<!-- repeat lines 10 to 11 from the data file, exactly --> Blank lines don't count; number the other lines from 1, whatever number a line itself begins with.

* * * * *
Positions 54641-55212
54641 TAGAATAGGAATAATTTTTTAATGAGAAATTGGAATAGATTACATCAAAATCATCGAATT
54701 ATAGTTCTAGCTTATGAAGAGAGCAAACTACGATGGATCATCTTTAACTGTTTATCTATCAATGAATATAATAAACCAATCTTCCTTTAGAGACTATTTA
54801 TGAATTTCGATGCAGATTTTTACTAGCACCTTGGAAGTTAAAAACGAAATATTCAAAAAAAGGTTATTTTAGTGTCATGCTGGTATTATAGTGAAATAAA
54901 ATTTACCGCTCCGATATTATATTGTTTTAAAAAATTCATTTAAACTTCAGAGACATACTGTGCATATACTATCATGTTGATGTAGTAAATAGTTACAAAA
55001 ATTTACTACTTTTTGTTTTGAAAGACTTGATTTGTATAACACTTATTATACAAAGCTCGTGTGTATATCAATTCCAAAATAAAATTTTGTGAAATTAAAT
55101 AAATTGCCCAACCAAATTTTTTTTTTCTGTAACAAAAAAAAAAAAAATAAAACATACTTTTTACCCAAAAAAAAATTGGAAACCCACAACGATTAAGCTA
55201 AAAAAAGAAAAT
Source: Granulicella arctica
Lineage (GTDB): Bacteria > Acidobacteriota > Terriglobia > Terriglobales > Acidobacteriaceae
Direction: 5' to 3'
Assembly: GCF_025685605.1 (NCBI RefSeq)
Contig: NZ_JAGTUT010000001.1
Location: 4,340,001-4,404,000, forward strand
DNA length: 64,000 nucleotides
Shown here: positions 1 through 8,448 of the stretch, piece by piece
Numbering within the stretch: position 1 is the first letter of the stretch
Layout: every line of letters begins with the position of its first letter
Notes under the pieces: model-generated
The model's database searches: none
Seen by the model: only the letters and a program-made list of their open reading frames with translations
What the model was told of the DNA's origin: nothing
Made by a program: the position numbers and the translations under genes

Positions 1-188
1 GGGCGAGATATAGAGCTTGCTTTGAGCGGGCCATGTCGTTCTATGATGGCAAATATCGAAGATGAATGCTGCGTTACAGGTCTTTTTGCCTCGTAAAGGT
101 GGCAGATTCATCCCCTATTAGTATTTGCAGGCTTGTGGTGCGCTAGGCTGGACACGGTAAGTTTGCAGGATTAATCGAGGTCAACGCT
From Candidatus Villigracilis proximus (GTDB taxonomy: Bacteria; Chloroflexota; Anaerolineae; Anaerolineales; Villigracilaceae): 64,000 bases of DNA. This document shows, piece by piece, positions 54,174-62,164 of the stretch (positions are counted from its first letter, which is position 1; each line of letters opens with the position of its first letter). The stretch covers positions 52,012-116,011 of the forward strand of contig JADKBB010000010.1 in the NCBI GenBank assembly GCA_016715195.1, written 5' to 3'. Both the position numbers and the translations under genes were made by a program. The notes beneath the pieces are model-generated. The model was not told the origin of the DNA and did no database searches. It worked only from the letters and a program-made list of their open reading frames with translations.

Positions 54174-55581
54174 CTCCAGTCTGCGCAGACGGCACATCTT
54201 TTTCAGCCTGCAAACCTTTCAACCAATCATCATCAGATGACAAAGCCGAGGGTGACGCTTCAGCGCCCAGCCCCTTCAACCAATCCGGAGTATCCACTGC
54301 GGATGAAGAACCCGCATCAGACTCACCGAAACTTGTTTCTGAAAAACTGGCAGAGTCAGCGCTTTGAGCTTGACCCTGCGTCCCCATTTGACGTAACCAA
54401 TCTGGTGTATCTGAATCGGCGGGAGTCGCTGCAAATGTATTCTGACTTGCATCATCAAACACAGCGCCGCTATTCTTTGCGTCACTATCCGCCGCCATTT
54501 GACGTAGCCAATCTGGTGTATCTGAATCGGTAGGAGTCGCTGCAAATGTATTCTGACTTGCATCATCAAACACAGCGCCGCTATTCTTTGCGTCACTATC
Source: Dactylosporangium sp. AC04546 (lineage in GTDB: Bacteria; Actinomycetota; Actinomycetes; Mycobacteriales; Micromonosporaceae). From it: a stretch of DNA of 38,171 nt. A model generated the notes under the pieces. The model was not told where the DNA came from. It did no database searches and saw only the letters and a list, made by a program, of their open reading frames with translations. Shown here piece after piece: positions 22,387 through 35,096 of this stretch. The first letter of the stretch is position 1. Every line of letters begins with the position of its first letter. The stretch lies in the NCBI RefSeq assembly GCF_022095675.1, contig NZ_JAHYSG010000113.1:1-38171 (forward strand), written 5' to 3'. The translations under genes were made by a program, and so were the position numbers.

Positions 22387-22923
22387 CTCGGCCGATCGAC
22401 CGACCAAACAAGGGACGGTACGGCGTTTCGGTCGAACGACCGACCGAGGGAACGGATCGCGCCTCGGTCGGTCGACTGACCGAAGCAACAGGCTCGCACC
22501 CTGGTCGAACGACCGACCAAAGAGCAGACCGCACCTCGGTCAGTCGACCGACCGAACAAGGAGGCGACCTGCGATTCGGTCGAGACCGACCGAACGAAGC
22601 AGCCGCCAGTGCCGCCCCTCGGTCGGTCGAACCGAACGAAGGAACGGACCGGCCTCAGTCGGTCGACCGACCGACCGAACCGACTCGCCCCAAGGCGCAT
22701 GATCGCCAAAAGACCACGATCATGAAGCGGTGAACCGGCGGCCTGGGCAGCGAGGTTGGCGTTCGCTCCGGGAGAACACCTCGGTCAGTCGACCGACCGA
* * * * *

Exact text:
Lineage (GTDB): Bacteria > Acidobacteriota > Terriglobia > Terriglobales > Acidobacteriaceae
Direction: 5' to 3'